Tulabharam (weighing by scale)Edit
The Tulabharam is an incident in the life of Rukmini, that reveals the extent to which humble devotion is worth more than material wealth. Satyabhama, another queen of Krishna, prides herself about the love Krishna has for her and her grasp over his heart. Rukmini, on the other hand is a devoted wife, humble in her service of her Lord. Her devotion is her real inner beauty. On one occasion, sage Narada arrived in Dwaraka and in the course of conversation hinted to Satyabhama that the love that Krishna exhibits towards her is not all that real and in fact it is Rukmini who has real control over his heart. Unable to bear this, Satyabhama challenges Narada to prove it. Narada, with his way with words, tricked her into accepting a Vrata (ritual) where she has to give Krishna away in charity to Narada and reclaim him by giving the weight of Krishna in wealth. Narada lures her into accepting this vrata by telling her that Krishna's love to her will increase many folds if she succeeds in performing this Tulabharam. He also instigates her ego by hinting that her wealth may not be sufficient to equal the weight of Krishna. With Satyabhama's ego duly raised, she tells Narada that she can mobilize so much wealth that it is a child's play for her to outweigh Krishna. Narada warns her that if she is not able to do this, Krishna will become his slave to be done with as he pleases.
The scene is soon set for the vrata. Satyabhama gives Krishna away in charity in spite of the other wives' pleadings. Krishna, always the mischievous cowherd, meekly submits to this drama. After donating Krishna to Narada, Satyabhama arranges for a big scale to be put up and sends with all assurance for her huge treasure of gold and jewelry. All that she has is soon put on the scale, but it doesn't budge. Narada starts taunting her and threatening her that if she can't put enough gold or diamonds, he will be forced to auction Krishna as a slave to someone else. Satyabhama, in frantic panic, swallows her pride and begs all the other wives to give their jewels. They agree out of love for Krishna but alas, it is of no use.
Krishna remains a mute witness to all this drama and rubs salt into the open wounds of Satyabhama's ego that the king of Dwaraka will now become a slave to some rishi and will have to suffer the separation from his dear wife. Narada suggests to Satyabhama that Rukmini may be able to get her out of the predicament. She finally swallows her pride and appeals to the devoted first wife of Krishna. Rukmini comes and with a prayer to her husband puts a single leaf of the sacred Tulasi on the scale (tula). The scales then become all at once so heavy that even after removing all the jewels, the scales are weighed down on the side of the Tulasi leaf.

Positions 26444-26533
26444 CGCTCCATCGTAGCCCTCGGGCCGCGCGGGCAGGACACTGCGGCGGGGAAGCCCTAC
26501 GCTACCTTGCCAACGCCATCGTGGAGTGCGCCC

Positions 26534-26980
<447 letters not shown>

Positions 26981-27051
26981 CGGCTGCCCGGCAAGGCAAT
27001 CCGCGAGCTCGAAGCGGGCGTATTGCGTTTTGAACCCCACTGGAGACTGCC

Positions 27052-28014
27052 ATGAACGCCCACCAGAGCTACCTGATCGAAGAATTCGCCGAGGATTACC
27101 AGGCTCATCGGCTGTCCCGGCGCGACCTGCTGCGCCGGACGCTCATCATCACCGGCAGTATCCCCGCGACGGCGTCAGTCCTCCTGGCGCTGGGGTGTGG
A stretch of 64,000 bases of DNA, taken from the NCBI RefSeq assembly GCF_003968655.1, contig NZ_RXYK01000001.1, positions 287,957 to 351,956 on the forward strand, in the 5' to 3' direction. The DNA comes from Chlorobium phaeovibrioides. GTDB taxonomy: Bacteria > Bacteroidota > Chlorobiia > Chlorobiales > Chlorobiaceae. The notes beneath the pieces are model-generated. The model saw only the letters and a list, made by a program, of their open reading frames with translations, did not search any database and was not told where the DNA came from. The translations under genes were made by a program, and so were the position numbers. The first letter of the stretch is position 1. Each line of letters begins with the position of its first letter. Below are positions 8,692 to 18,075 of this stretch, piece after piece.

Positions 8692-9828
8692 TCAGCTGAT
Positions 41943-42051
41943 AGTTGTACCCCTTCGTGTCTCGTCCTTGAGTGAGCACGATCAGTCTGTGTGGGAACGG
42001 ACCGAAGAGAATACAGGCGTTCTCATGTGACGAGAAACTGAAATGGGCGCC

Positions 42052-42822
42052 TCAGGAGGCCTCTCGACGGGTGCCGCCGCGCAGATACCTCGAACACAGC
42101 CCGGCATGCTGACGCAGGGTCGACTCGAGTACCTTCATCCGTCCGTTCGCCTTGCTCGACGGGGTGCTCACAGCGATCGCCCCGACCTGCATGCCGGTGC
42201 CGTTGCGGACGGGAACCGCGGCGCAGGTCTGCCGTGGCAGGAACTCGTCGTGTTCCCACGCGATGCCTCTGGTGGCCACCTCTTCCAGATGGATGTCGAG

While there are different versions in different texts as to why the weighing was arranged, the story of the Tulsi leaf placed by Rukmini being worth more in weight than that of Satyabhama's wealth is a common ending. This story is often repeated to enunciate the significance of Tulsi and how a humble offering to God is greater than any material wealth.
Another well-known incident in Rukmini's married life is when Krishna's childhood friend, Sudama, came to Dwarka to visit. Rukmini welcomed Sudama and gave him food. She and Krishna fanned him as he rested from his long journey. This type of devotion is a characteristic of Rukmini that was very prevalent.
- Ruciranana – One who has a beautiful face, expanding like a lotus flower
- Vaidarbhi – Princess of Vidarbha
In 1480, Rukmini devi's servant messenger is believed to have appeared in this world as Vadirajatirtha (1480–1600), the greatest saint in the Madhvacharya tradition. He composed a famous work Rukminishavijaya glorifying Rukmini and Krishna in 1240 verses spread over 19 chapters.
The first son of Queen Rukmini was Pradyumna, and also born of her were Charudeshna, Sudesna and the powerful Charudeha, along with Sucharu, Charugupta, Bhadracharu, Charuchandra, Vicharu and Charu, the tenth(SB 10.61.8–9). Of them, Pradyumna was the crown prince of Dwaraka.
After the disappearance of Krishna, after the Yadu massacre, Rukmini along with Jambavati and few other ladies ascends herself on Krishna's pyre.
- D Dennis Hudson (2008). The Body of God : An Emperor's Palace for Krishna in Eighth-Century Kanchipuram: An Emperor's Palace for Krishna in Eighth-Century Kanchipuram. Oxford University Press. pp. 263–4. ISBN 978-0-19-970902-1.
- Gazetteer of the Bombay Presidency: Kathiawar (Public Domain text). VIII. Printed at the Government Central Press, Bombay. 1884. pp. 380–381.
- Dio Mahabharate. „Rukmini, the princess of Gandhara, Saivya, Haimavati, and queen Jamvabati ascended the funeral pyre.”
- Rajachudamani Dikshita; English introduction, P.P. Subramanya Sastry (1920). Rukmini Kalyanam (Sanskrit). Sri Vani Vilas Press, Srirangam.